Vega's second launch will deploy multiple payloads into different orbits
Sen—The European Space Agency (ESA) is planning the second launch of its Vega rocket on May 3 from its spaceport at Kourou, French Guiana.
Vega is a single-body rocket with three solid-propellant stages and a liquid-propellant upper module for attitude and orbit control, and satellite release. Unlike most small launchers, Vega is able to place multiple payloads into orbit and ESA hope aims to make access to space easier, quicker and cheaper for smaller 300 to 2000 kg satellites used for many scientific and Earth observation missions.
After the first Vega (VV01) lifted off on February 13, 2012 on a flawless qualification flight, Antonio Fabrizi, ESA's Director of Launchers, said, "Today is a moment of pride for Europe as well as those around 1000 individuals who have been involved in developing the world's most modern and competitive launcher system for small satellites."
The extended capabilities of Vega beyond the mission that was performed in the VV01 qualification flight have been made possible in part by the addition of Vespa (VEga Secondary Payload Adapter). Vespa allows for multiple payloads and their deployment into different orbits. On this mission, it will release three satellites into two different orbits.
Compared to the first Vega flight, VV02 will change both the inclinations and orbital altitudes for the satellites. This is a complex procedure and will result in a much longer mission, at 160 minutes it is more than double that of VV01.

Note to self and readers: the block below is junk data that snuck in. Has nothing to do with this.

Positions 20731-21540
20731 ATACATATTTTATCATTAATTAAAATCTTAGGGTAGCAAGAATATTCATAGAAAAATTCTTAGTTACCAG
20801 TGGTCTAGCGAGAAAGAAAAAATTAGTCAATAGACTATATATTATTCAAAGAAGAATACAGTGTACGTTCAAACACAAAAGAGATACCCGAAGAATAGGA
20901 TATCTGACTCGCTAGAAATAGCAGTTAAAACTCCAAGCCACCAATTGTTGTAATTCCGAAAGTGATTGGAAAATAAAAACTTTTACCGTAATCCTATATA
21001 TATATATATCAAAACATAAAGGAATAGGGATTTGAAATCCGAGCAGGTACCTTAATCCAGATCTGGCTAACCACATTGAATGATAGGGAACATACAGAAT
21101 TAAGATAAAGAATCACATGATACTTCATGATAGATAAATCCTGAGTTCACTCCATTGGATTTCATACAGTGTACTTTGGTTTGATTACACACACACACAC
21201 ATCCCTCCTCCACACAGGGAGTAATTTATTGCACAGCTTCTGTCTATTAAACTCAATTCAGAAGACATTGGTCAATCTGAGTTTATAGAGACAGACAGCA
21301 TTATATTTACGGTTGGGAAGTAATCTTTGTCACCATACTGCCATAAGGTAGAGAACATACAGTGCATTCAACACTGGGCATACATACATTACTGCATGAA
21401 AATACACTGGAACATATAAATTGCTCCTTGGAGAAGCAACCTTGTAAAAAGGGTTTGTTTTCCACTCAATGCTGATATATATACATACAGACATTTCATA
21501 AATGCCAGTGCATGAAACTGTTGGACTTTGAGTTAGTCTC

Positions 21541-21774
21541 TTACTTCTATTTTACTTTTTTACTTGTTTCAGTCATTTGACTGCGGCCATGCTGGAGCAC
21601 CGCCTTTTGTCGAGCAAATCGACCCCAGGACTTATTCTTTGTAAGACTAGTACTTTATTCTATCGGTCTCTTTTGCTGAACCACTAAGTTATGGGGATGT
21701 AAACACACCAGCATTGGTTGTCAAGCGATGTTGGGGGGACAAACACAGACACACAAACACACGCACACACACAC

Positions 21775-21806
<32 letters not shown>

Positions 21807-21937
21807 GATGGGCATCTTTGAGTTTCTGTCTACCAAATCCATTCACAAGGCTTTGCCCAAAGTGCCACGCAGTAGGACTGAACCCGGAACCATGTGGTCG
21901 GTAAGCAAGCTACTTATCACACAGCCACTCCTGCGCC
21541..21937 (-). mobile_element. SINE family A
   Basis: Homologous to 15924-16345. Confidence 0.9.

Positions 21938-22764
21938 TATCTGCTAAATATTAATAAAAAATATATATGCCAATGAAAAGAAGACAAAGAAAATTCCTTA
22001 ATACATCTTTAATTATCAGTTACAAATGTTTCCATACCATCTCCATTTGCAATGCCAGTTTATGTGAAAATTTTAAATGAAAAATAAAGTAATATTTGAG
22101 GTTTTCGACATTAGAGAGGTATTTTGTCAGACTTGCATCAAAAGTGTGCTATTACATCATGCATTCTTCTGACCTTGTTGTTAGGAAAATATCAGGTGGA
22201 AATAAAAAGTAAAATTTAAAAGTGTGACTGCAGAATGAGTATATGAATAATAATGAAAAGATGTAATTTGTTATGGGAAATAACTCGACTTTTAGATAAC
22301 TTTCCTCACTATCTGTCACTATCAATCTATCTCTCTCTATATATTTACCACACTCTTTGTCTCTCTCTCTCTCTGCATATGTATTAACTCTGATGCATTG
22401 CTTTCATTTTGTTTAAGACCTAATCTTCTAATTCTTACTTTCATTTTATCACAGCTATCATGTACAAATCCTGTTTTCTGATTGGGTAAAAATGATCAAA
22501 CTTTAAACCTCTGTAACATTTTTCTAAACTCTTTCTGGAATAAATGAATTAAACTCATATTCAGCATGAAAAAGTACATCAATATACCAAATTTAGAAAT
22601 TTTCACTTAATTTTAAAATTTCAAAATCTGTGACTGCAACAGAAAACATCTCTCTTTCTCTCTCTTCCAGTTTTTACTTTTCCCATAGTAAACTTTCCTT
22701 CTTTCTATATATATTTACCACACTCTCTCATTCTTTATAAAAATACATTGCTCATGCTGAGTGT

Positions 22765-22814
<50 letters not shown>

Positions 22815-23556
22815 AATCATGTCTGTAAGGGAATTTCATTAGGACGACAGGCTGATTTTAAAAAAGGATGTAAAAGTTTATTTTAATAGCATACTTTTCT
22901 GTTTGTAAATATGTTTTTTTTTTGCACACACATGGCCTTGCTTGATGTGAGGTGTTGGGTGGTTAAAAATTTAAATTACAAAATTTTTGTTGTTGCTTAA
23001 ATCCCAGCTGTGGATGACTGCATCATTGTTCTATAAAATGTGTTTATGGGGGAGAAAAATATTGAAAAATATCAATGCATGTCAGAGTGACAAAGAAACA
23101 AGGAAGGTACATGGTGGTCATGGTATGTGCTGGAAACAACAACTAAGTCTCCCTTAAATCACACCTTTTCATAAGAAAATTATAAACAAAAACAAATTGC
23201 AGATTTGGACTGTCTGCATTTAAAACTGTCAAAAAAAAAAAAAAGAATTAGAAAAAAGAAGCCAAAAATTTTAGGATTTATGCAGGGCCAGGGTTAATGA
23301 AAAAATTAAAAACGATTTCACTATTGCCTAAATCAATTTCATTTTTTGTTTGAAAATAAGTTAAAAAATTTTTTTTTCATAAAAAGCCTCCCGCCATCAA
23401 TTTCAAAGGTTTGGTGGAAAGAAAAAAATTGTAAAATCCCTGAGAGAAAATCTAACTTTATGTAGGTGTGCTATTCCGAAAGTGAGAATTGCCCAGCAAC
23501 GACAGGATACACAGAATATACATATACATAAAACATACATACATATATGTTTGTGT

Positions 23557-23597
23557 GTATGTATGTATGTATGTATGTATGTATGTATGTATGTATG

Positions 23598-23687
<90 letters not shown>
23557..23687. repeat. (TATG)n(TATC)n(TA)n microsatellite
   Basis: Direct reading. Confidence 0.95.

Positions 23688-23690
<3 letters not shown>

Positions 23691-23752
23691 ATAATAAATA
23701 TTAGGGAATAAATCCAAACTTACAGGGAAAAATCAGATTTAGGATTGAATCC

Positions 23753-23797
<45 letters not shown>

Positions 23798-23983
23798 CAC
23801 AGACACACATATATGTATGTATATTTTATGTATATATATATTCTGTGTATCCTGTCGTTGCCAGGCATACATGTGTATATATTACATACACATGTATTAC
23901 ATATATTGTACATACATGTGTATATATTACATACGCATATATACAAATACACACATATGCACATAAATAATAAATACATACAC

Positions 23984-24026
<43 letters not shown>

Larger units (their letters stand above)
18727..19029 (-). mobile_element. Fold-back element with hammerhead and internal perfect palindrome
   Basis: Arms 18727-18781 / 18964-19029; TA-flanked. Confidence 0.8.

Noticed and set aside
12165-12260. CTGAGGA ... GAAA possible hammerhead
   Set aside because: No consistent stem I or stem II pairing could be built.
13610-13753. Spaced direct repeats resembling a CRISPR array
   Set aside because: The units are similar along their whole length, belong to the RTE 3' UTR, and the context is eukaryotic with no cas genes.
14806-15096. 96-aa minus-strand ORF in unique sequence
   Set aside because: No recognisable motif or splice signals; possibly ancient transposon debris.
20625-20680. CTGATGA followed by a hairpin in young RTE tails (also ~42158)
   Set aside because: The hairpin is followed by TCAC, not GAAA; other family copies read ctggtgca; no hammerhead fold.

Proba-V on Vespa adapter. Image credit ESA - Karim Mellab.
Proba-V carries a reduced version of the Vegetation camera currently flying on the Spot satellites to provide a daily overview of global vegetation growth. This will be the first payload released by Vespa into a Sun-synchronous polar orbit at 820 km altitude and an inclination of 98.73 degrees. At this point, the Vespa adapter will separate and Vega, through a series of five burns and coasts, moves into a second orbit at 668 km altitude and an inclination of 98.13 degrees for the second deployment of the two remaining payloads:
The Vietnam Natural Resources, Environment and Disaster Monitoring Satellite (VNRedsat) was built by Astrium for the Vietnamese government.
ESTCube-1 will test advanced solar sail technologies and help to establish an Estonian infrastructure for future space projects. It also showcases the possibility offered by this launcher to carry cubesats.
A final burn will deorbit the upper stage to ensure that it does not remain as a debris threat.
This second Vega launcher also has new flight software. To receive telemetry during the early phase of the flight, a new ground station has been built in the north of French Guiana.
This will be the first Vega launch operated by Arianespace on behalf of ESA, although ESA still remains responsible for the mission. Arianespace has been responsible for the procurement, acceptance and integration of the vehicle, managing the launch service and marketing. This launch should ease the way towards full autonomy of Arianespace and industry in exploiting this light-lift launcher.